Hoenig and Kemper

The grandson of Iowa farmers, Thomas Hoenig began working at the age of 9. Now, at 65, he is about to retire after 20 years as the president and CEO of the Federal Reserve Bank of Kansas City, where he was the longest-serving leader in Fed history.

Bring on the blood oaths, the pirates' island, the foul play, mischief, buried treasure, Becky Thatcher, Huckleberry Finn, and Injun Joe. Bring on The Big Read!

Each week here on KC Unbound during this most festive of reading seasons, we'll be posting recaps of four(-ish) chapters of Mark Twain's The Adventures of Tom Sawyer, along with insight and commentary. And we want you to join in!

Before we get started, do you have the book? No? Hey, these aren't the CliffsNotes, pal. The Kansas City Public Library has 500 brand-new Penguin Classics editions of Mark Twain’s classic in circulation. Surely you can find one. Or, if you prefer to e-read, you can get a free digital edition through our website. Just follow these instructions.

As we all know, The Big Read is a community-wide reading celebration featuring a diverse range of free public programming aimed at connecting people together over a great book. Be sure to keep up with all the great special events, book discussions, reading podcasts, and get info about KC Ballet’s sure-to-be-amazing production of Tom Sawyer: A Ballet in Three Acts – it’s all at kcbigread.org.

America America movie poster

Most films about the immigrant experience begin with the protagonist’s arrival in a new land. America America, though, ends with a shot of the Statue of Liberty as its hero sails into New York Harbor. It’s the physical and emotional journey he takes to get there that interested filmmaker Elia Kazan.

Statue of Liberty - photo credit Pepijn Schmitz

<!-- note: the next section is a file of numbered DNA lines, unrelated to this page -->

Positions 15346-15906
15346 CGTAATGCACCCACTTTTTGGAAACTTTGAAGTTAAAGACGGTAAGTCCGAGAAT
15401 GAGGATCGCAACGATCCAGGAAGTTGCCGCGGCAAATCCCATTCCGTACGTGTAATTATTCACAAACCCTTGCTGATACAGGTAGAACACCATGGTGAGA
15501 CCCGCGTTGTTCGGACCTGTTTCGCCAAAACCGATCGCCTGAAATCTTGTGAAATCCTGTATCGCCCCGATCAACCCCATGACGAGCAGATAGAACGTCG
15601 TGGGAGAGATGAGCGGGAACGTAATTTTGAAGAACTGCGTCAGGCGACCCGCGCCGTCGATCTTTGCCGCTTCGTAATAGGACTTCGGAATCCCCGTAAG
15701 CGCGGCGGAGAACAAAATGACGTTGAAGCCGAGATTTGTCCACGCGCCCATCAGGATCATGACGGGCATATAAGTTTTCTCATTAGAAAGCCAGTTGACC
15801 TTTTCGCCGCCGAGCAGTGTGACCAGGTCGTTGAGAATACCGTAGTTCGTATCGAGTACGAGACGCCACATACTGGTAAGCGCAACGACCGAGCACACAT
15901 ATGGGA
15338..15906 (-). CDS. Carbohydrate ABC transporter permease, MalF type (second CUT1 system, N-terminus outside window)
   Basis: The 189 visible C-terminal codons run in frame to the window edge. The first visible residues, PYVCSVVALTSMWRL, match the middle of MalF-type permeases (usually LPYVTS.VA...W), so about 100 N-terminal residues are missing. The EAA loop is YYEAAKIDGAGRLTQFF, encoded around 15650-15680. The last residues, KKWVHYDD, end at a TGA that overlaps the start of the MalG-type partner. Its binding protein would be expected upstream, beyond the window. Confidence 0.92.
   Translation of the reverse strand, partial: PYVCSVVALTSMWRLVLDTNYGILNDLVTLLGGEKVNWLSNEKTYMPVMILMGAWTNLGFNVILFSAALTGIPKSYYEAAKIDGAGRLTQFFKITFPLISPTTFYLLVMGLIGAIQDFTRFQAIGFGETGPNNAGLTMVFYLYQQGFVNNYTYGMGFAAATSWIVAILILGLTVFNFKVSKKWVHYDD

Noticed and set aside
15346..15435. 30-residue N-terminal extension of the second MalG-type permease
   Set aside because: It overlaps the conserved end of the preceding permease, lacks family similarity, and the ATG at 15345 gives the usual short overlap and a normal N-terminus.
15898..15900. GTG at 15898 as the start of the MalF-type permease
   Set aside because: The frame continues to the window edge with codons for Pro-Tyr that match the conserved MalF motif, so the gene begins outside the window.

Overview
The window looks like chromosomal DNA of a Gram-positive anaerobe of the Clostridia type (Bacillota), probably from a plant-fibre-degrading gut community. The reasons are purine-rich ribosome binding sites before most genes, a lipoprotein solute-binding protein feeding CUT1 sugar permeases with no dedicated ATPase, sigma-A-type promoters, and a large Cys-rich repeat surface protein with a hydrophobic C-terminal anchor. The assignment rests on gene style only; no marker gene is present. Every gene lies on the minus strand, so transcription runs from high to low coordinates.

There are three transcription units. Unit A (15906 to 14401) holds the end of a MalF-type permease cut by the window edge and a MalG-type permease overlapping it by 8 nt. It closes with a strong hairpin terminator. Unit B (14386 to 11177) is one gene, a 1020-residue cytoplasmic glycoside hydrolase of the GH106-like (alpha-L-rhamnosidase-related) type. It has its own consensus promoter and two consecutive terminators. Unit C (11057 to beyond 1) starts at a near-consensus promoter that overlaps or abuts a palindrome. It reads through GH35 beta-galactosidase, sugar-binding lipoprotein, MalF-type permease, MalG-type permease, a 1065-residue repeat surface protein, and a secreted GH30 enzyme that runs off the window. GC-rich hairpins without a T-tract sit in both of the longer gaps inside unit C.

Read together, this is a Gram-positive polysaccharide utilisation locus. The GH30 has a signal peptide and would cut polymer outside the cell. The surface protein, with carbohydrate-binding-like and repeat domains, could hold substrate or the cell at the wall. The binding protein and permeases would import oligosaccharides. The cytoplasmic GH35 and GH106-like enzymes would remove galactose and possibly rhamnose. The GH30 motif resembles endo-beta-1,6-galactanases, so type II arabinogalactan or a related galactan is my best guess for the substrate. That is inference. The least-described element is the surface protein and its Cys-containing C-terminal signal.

Unless you're a full-blooded Native American, you're an immigrant or the descendant of immigrants.

You could even say that the journey to the New World is built into our DNA.

The experiences of our forefathers in coming to this country — and the struggles of today's immigrant — is the subject of The Golden Door film series playing in September at the Kansas City Public Library's Central Library.

It's presented in conjunction with the current exhibit Emma Lazarus: Voice of Liberty, Voice of Conscience. It was Lazarus who penned the words "give me your tired, your poor, your huddled masses yearning to breathe free" emblazoned at the base of the Statue of Liberty.

The films — all free and playing at 1:30 Saturdays and 6:30 Mondays in the Durwood Film Vault — explore the many aspects of immigration, from the huge influx of new citizens from Europe at the turn of the last century to today's concern with illegal immigration from Latin America.

Robert Butler

Robert W. Butler is a movie critic’s movie critic. He knows his early Buñuels from his later Godards and can talk Hollywoodese with the layman. When you prick him, he bleeds Peckinpah. It’s no wonder why, when Butler’s four decades at the Kansas City Star came to an end this past May, Roger Ebert summed up his feelings on Twitter in a single word: “Damn.”